The Ten Best Brunches in Denver

Chicken-fried eggs on bison hash is a longtime staple at Sassafras.
Chicken-fried eggs on bison hash is a longtime staple at Sassafras. Molly Martin
For many, brunch is more than a meal. It's an excuse to get together with good friends and linger over good food with a side of day drinking. Along with boozy brunch staples, the appeal of this meal that goes from morning to afternoon is the lack of menu rules. Want a big stack of pancakes and a burger? No problem. Craving pastries alongside a salad? Sure, why not?

In Denver, brunch isn't just limited to weekends, either. Most of the spots on this list serve the beloved meal on weekdays, too, so you can indulge on a Wednesday, if the opportunity arises.

Here are our ten favorite brunches in metro Denver, from a diner that serves extra-tall mimosas to a dim sum favorite to a sprawling Mediterranean buffet:
The Dutch baby pancake at the Bindery is available in both a sweet and a savory option.
Emma Hampsten

The Bindery

1817 Central Street
Chef Linda Hampsten Fox's LoHi restaurant is the perfect place for a classy brunch, which is served on Saturdays and Sundays from 8 a.m. to 2:45 p.m. The menu spans cuisines, with everything from a Dutch baby pancake with sweet or savory accoutrements to oysters, breakfast carbonara and chilaquiles making an appearance. You can also load up on pastries to go for plenty of post-brunch snacks. And while the full brunch menu isn't available on weekdays, the Bindery is open at 8 a.m. for breakfast Tuesday through Friday, with offerings that include an omelet of the day, duck hash and all the brunch cocktail staples, including a build-your-own mimosa option.
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The Cookery at Myrtle Hill is a cozy place to brunch.
Molly Martin

The Cookery at Myrtle Hill

1020 South Gaylord Street
South Gaylord Street is packed with small businesses that draw in residents of the neighborhood, but none has as loyal a following as this spot that serves a homestyle menu of breakfast and lunch selections from 7 a.m. to 3 p.m. daily. The sister concept to Devil's Food Bakery next door, the Cookery at Myrtle Hill underwent a renovation during the pandemic and reopened in 2021 with a larger, pastel-hued space complete with counter seating. This is the kind of low-key brunch place that's best for small groups, and it's guaranteed to please everyone, whether you opt for the quiche of the day, a simple breakfast sandwich on a brioche bun or something more hearty, like chicken pot pie with a side of French onion soup. 
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Don't skip the banana bread at Fox Run Cafe.
Molly Martin

Fox Run Cafe

3550 East Colfax Avenue
With its bright and cheery interior and even cheerier staff, Fox Run Cafe has come a long way from its challenging beginnings. After permitting delays pushed its original opening date from January 2020 to March of that year (and the very week that restaurants were ordered to shut down because of the pandemic), it opened with just three staff members offering takeout meals only. Now, though, it's got plenty of people on hand as it serves up a menu packed with standouts from 8 a.m. to 3 p.m. daily. Start with an extra thick slice of griddled banana bread (yes, you do want honey butter on the side) before digging into choices like a tahini Caesar with just the right amount of crunch and a stellar fried chicken biscuit with crisp-on-the-outside, creamy-on-the-inside fried potatoes on the side.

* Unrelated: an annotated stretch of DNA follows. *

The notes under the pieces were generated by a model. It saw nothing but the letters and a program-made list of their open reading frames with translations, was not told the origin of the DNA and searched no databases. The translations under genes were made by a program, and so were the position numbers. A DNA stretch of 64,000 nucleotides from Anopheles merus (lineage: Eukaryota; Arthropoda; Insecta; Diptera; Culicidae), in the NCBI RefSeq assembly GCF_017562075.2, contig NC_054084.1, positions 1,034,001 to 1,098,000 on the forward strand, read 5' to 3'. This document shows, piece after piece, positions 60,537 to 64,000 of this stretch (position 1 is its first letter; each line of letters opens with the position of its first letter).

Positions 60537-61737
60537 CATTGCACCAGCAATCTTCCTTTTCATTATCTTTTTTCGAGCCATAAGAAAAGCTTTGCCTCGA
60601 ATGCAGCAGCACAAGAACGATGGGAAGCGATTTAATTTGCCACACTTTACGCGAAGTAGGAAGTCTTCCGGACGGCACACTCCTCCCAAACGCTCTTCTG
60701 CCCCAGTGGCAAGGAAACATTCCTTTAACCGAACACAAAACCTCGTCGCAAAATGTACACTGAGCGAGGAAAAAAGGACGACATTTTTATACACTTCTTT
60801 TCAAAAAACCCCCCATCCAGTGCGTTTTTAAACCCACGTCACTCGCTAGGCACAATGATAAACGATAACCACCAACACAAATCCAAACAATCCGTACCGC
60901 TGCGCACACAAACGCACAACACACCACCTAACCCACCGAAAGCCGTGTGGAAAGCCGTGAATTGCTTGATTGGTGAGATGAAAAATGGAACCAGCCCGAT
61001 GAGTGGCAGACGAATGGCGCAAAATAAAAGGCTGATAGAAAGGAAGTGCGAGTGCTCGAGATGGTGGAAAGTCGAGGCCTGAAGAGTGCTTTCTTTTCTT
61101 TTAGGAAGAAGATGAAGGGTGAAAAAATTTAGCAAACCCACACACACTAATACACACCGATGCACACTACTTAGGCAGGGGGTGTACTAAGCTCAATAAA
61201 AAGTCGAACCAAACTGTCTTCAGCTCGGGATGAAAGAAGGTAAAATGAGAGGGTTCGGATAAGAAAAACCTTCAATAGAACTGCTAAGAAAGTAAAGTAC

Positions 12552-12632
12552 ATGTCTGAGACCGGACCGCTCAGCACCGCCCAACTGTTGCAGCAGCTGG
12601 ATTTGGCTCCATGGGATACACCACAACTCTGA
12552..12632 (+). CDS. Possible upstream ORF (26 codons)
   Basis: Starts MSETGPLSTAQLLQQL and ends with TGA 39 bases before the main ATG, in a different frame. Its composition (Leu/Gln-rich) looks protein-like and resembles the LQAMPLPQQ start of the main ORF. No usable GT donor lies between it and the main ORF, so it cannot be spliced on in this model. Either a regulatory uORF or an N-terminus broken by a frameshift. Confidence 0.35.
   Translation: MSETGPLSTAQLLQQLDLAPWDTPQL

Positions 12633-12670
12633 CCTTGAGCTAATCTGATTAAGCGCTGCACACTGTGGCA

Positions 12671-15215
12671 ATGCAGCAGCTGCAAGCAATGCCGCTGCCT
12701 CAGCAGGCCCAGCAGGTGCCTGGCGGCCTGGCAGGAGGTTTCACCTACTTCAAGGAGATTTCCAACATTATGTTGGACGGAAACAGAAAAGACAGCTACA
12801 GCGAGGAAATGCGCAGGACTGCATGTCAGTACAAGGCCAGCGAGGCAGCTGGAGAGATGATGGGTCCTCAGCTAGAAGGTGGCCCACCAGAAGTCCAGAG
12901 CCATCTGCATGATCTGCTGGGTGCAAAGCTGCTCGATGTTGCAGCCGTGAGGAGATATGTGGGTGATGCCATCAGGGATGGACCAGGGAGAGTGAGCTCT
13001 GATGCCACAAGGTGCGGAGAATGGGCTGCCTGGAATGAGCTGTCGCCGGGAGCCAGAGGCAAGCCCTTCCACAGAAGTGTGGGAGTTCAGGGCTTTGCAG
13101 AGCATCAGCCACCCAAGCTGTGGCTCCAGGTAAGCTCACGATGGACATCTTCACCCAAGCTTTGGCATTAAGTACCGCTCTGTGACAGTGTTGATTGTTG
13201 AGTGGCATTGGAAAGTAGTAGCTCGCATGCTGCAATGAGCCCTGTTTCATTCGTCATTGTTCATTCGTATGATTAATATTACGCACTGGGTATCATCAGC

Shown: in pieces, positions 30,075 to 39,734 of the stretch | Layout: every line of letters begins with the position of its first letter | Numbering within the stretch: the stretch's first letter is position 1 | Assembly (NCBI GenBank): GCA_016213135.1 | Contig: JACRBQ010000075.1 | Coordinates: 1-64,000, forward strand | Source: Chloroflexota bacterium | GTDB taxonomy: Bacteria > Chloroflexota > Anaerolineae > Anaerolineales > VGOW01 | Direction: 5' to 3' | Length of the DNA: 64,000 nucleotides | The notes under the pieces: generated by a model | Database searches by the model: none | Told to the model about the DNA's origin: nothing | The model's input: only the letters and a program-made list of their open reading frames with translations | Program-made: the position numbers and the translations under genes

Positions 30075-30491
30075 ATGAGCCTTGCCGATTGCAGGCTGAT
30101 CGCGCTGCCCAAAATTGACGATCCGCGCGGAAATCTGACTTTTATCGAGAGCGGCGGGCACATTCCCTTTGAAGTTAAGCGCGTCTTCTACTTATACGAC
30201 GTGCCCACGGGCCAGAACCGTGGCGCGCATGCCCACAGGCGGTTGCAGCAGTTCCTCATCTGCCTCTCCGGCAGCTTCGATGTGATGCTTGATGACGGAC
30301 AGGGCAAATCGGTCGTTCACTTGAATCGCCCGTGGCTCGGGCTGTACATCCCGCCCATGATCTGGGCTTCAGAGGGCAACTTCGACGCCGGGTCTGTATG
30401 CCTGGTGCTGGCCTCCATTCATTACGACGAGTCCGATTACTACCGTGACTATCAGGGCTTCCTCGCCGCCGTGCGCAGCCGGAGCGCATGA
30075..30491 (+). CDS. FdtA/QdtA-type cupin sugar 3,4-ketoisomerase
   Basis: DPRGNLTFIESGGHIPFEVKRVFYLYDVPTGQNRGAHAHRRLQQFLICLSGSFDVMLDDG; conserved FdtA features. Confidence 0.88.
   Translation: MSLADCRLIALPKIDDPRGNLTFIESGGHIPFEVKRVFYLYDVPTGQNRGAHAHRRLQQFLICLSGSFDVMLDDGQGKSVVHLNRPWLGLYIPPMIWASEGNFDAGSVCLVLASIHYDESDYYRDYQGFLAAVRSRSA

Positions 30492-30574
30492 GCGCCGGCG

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A creamy, cheesy take on shrimp and grits at Mimosas.
Molly Martin


2752 Welton Street
This upbeat Five Points eatery has an R&B-heavy playlist and a wall covered in images of oranges — fitting for a spot named Mimosas, which serves a whole list of them, including three flight options with a variety of spins on the bubbly brunch favorite. The menu leans Southern, with such items as biscuits and gravy, chicken and waffles, and a cheesy, rich take on shrimp and grits studded with slices of Andouille sausage, all available from 8 a.m. to 3 p.m. Tuesday through Sunday.
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Onefold's breakfast tacos with griddled mozzarella.
Danielle Lirette


1420 East 18th Avenue
1919 19th Street
If you're over Benedicts and scrambles, Onefold is ready to make eggs interesting again. The original Uptown location opened in 2015 and quickly gained a following with such dishes as bacon fried rice (or a Chinese sausage version) topped with a duck fat-fried egg, and congee (a savory rice porridge) with rich duck confit and spicy chili oil. Even more typical offerings are stepped up here, like the breakfast tacos topped with griddled cheese. In late 2021, a second location by Union Station was added after a year of pandemic-related delays, so now twice as many people can enjoy this brunch favorite.